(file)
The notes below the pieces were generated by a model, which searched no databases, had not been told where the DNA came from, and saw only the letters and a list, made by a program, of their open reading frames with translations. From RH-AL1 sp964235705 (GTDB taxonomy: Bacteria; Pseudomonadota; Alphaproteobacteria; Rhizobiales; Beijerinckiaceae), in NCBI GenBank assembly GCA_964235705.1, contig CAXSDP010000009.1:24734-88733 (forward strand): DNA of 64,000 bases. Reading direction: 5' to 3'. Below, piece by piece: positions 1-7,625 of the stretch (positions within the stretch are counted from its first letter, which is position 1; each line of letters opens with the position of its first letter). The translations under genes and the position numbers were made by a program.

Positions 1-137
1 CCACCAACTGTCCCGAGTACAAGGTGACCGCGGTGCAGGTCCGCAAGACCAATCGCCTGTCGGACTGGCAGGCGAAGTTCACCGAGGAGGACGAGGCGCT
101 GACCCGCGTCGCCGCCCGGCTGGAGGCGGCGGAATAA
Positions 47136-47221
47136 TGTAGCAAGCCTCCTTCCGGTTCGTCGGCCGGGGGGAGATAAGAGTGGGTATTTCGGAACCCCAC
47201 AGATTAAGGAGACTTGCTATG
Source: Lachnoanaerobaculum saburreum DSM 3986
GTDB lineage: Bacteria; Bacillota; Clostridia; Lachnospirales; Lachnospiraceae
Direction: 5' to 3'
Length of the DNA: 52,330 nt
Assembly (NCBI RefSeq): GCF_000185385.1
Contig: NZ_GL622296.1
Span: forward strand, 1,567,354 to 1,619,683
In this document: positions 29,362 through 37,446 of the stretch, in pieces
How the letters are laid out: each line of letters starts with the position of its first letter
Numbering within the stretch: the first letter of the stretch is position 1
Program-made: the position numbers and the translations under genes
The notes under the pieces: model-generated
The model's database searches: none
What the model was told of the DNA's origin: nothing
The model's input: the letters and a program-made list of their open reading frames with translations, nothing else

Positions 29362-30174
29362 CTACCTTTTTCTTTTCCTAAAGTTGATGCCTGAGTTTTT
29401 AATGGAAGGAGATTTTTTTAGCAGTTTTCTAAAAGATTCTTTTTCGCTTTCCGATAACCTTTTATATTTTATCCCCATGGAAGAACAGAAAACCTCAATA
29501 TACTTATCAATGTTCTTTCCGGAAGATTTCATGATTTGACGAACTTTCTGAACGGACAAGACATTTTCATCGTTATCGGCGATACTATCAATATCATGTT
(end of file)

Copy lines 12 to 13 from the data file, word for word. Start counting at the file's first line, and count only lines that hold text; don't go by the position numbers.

Assembly (NCBI RefSeq): GCF_000185385.1
Contig: NZ_GL622296.1